Puerto Natales – Chilean Patagonia

The flight from Puerto Montt to Punta Arenas, the gateway to Chilean Patagonia, was without incident – my favorite kind of flight. LATAM airlines does a fabulous job in accommodating their customers. The in-flight entertainment was served up via an app that you could use on your phone or pad at no cost. It worked so well, some US air carriers might want to pay attention to the quality of service that little LATAM was able to provide. Even the attention to detail with respect to snacks was better than most carriers in the United States.

Getting the rental car in Punta Arenas was uneventful as well. I reserved a Subaru Forester with all-wheel drive. The vehicle offered to me had clearly made the run from Punta Arenas to Puerto Natales many, many a time. And while it was still serviceable, I could tell that it had been through some rough driving miles. It felt pretty beat up for the miles showing on the odometer. I mentally prepared myself for rough roads in my future.

We began the drive from Punta Arenas to Puerto Natales using Google Maps that I downloaded to my iPhone at home before departure. In offline mode, you can keep your cell phone in airplane mode with no need for cellular service, or Wi-Fi. You still have all the functionality of Google Maps save for the turn by turn directions feature, which is completely unneeded as you stay on Ruta 9 for 229 KMs – no turns. I downloaded the maps as a precaution, expecting to have poor cell service in the expanse of Antarctic tundra separating Punta Arenas from Puerto Natales, as well as the uninhabited regions between Puerto Natales and Torres del Paine National Park.


The scenery on the drive from Punta Arenas to Puerto Natales was stark, flat, endless Antarctic tundra without a tree in sight to the horizon – with the occasional reassuring traffic sign reminding you that you’re on “Ruta del Fin del Mundo.” The land was suitable for grazing, because we spotted sheep and goats on the first leg of the drive. The farther north we drove, the more variation we saw in the landscape, eventually the Antarctic tundra evolved a little roll, and we could see off in the great distance some more hillier terrain. With such a flat road, and so few vehicles on it, I was able to make very good time on the drive, getting to the hotel in Puerto Natales in under 2 hours.


Settling in

We arrived at the hotel just before 9 PM local time, hungry from the day’s travels. The hotel itself looked like it was made out of a shipping container. It looked like they spared all possible expenses, and targeted pure functionality. Based on my research, I selected Hotel Boutique El Muelle as it was rated well on all the sites I found it, and the amenities were good for the price. There are plenty of hotels to choose from, but this is not a resort area, nor a destination catering to those seeking high levels of accommodation. It’s the sort of place people use hostels and very inexpensive accommodations for the night or two that they spend on their way to Torres del Paine National Park.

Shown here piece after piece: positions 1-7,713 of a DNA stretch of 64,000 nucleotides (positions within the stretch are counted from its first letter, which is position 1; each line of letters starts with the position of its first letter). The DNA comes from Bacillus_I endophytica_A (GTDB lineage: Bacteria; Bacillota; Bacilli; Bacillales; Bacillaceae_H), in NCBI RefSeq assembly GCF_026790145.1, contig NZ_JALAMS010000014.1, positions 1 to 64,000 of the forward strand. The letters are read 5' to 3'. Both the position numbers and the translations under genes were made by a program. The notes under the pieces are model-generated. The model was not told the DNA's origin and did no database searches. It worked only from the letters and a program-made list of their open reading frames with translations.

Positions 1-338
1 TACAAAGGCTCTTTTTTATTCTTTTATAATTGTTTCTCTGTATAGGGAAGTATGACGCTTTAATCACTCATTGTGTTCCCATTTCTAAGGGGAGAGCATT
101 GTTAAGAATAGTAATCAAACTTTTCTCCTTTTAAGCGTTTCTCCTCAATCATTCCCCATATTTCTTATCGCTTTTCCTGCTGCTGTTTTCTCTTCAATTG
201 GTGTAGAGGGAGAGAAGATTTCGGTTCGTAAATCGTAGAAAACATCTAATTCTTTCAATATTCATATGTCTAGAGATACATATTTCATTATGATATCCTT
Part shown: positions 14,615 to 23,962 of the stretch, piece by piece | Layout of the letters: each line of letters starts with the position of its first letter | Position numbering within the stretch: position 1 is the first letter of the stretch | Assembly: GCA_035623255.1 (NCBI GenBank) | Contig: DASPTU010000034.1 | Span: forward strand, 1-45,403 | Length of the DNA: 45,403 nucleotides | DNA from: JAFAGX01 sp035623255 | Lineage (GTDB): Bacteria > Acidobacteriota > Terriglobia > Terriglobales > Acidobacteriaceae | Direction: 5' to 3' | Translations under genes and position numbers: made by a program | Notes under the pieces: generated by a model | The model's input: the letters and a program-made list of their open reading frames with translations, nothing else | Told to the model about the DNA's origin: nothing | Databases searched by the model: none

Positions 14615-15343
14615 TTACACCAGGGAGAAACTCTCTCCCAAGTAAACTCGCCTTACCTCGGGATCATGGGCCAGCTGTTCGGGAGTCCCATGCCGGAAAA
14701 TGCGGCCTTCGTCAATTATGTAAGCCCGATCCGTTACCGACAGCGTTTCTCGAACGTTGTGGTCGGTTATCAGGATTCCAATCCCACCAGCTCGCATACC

At 9 PM on arrival, it was daylight with plenty of sun in the sky, and we needed a hearty meal as we ate lightly during the traveling part of our day. We got a recommendation for a restaurant at check-in time, and we headed there immediately after tossing our luggage into the room. The meal really hit the spot, and we probably rated the restaurant better than it deserved simply because of how hungry we were. It was well after 11 PM as we walked back to the hotel from the restaurant along the waterfront. There was still plenty of light even though sunset had long come and gone.


Torres Del Paine National Park – Mirador Las Torres

The following day we drove directly to hotel Las Torres, which is the closest parking to the Torres Del Paine trail head leading to the Mirador Las Torres. The drive was much more varied than the previous day’s. The Antarctic tundra had more variation with what passed for trees visible in the distance, and some mountains occasionally came into view. I’m not sure about the local fauna, but the livestock was more varied with alpacas, llamas, some cattle, and lots and lots of sheep.


We got a late start and we didn’t arrive at the parking lot until about noon. in retrospect, we should’ve saved this portion of our Patagonia venture for another day – essentially swapping the days for the leisurely Lago Grey catamaran trip with the Mirador Las Torres hike. As it turned out, this would be a very long day. Grabbing our equipment, we left the SUV at the parking lot, and followed the sparse crowd towards the trail head. The weather was cooperating spectacularly well for the hike, with temperatures in the low 60s, with a blustery wind against a backdrop of blue sky and sunshine.

The hike started as a meandering stroll through flatlands leading to a gravel path that undulated more as it progressed. At the beginning the scenery was interesting because it was all new, but not unique – with three flights, and 4 to 5 hours of driving behind me, I was expecting some pretty cool scenery. The vistas at the beginning of the hike were not inspiring, but we knew to expect a spectacular ending. The hike was advertised as being an 11.2-mile trek over 7-8 hours for the very fit, with 3,000 feet of elevation gain.